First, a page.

This year also marked an important step for Michigan Medicine’s pediatric research. Through the support of thousands, including a lead gift by U-M Regent Ron Weiser and Eileen Weiser along with vision and support from The ChadTough Foundation, $30 million was raised to establish the Chad Carr Pediatric Brain Tumor Center in memory of young Chad Carr, who lost his life to an incurable brain tumor in 2015.
The center will work to help advance the care, treatment and cure of pediatric brain tumors — a field where many of the standard methodologies have not changed in more than 40 years. With this funding, the Chad Carr Center will be able to better leverage the breadth and depth of expertise across the university, and, by 2021, establish its roots as a national center of excellence for pediatric brain cancer. These efforts are a testament to how collaboration allows the university to accomplish so much more than it could alone.
INTO THE THIRD CENTURY
The Victors for Michigan campaign set out to support the university’s mission to prepare tomorrow’s leaders and address the complex problems facing our world. With only a short time remaining, it is a joy to see the incredible impact of this giving at work, on our three campuses and around the world.
As I approach my final months serving as Vice President for Development, I am continually reminded of the incredible network of support from U-M’s many donors and volunteers. Through bold philanthropy, we can continue to challenge the present and enrich the future.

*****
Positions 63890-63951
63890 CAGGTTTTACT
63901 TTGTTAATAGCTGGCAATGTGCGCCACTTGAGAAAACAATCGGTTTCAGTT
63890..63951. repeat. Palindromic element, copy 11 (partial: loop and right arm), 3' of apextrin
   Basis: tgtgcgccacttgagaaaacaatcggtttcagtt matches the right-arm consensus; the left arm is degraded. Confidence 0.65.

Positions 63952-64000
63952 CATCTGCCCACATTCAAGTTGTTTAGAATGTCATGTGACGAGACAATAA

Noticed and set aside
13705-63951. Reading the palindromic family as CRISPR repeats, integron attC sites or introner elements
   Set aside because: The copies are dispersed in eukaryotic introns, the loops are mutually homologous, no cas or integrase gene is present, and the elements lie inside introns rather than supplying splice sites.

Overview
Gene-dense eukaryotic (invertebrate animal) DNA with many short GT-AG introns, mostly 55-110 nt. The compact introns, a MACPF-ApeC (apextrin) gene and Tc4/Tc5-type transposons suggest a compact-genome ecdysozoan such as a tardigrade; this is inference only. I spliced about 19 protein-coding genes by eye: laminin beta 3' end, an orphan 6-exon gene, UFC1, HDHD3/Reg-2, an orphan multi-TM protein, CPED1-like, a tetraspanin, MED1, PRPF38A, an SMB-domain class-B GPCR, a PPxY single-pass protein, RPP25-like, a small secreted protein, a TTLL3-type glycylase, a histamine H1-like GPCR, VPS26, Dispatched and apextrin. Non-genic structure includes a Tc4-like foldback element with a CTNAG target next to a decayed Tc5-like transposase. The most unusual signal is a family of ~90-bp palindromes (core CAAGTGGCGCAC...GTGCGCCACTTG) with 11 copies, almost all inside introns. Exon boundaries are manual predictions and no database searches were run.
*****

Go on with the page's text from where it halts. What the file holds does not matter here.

U-M’s third century is waiting. Let’s be forever valiant in our support of Michigan.
Go Blue and
Jerry A. May
Vice President for Development
National Campaign Leadership Board
- Stephen M. Ross (BBA ’62, LLD Hon ’11)
Campaign Vice Chairs
- Rich Rogel (BBA ’70, LLD Hon ’09)
- The late A. Alfred Taubman (1924–2015) (Taubman College ’48, LLD Hon ’91)
- Regent Ron Weiser (BBA ’66) and Eileen L. Weiser (MMus ’75)
- Helen Zell (AB ’64, LHD Hon ’13)
Campaign Deputy Chairs
- Donald C. (BSE IO ’55, MSE ’56, DEng Hon ’09) and Ingrid A. (BSDes ’57) Graham
- Penny W. (BSDes ’66, TeachCert ’66) and E. Roe Stamps
Campaign Steering Committee
- Bert Askwith (1911–2015) (AB ’31)
- David J. Barger (AB 2017)
- The late J. Robert (BSE ’45, MS ’47, PhD ’50) and Betty J. Beyster
- Jeff T. Blau (BBA ’90)
- Paul W. (BBA ’86) and Amy A. Blavin
- William K. (BS ’50, MS ’52, LLD Hon ’13) and Delores Brehm
- Robert M. (BSE IO ’63) and Susan C. (AB ’63) Brown
- Karen W. Davidson (BGS ’89)
- Frances (ABEd ’64, TeachCert ’64) and Kenneth (AB ’64) Eisenberg
- David S. (BGS ’85) and Joan E. (AB ’87) Evans
- Domenic J. (AB ’88) and Molly Ferrante
- Nathan (AB ’85) and Catherine Forbes
- Sidney and Madeline Forbes
- Stanley D. Frankel (AB ’63, MBA ’64)
- Judith C. (ABEd ’59, TeachCert ’59) and David G. Frey
- J. Ira (BBA ’59, LLD Hon ’12) and Nicki Harris
- Mike J. (BBA ’72) and Sue M. Jandernoa
- David B. (BBA ’89) and Meredith H. (AB ’92) Kaplan
- Larry Leinweber (LSA ’88, Ross ’77) and Claudia Babiarz
- Bryan P. (BBA ’73, MBA ’75) and Kathleen M. (ABEd ’72, TeachCert ’72) Marsal
- Michele D. May (BBA ’74) and David R. Walt (BS ’74)
- Douglas F. Meijer (BBA ’76)
- Hank (AB ’73) and Liesel (AB ’89) Meijer
- Paul M. (AB ’74) and Susan B. (BSN ’74, PhD ’82) Meister
- Peter C. (BS ’74, MBA ’81) and Carolyn P. Mertz
- Jane C. (BBA ’86, MAcc ’86) and Daniel S. Och
- Mary L. Petrovich (BSE IO ’85)
- Philip (AB ’60, Regent ’87–’98) and Kathy Power
- Sanford R. (BBA ’53, MBA ’54, LLD Hon ’15) and Jeanne Robertson
- Susan Rogel
- Stephen W. (MBA ’70) and Karen Sanger
- Craig R. (BBA ’73) and Susan L. (ABEd ’77, TeachCert ’77) Sincock
- Lizzie S. (AB ’94) and Jonathan M. Tisch
- Jim Wigginton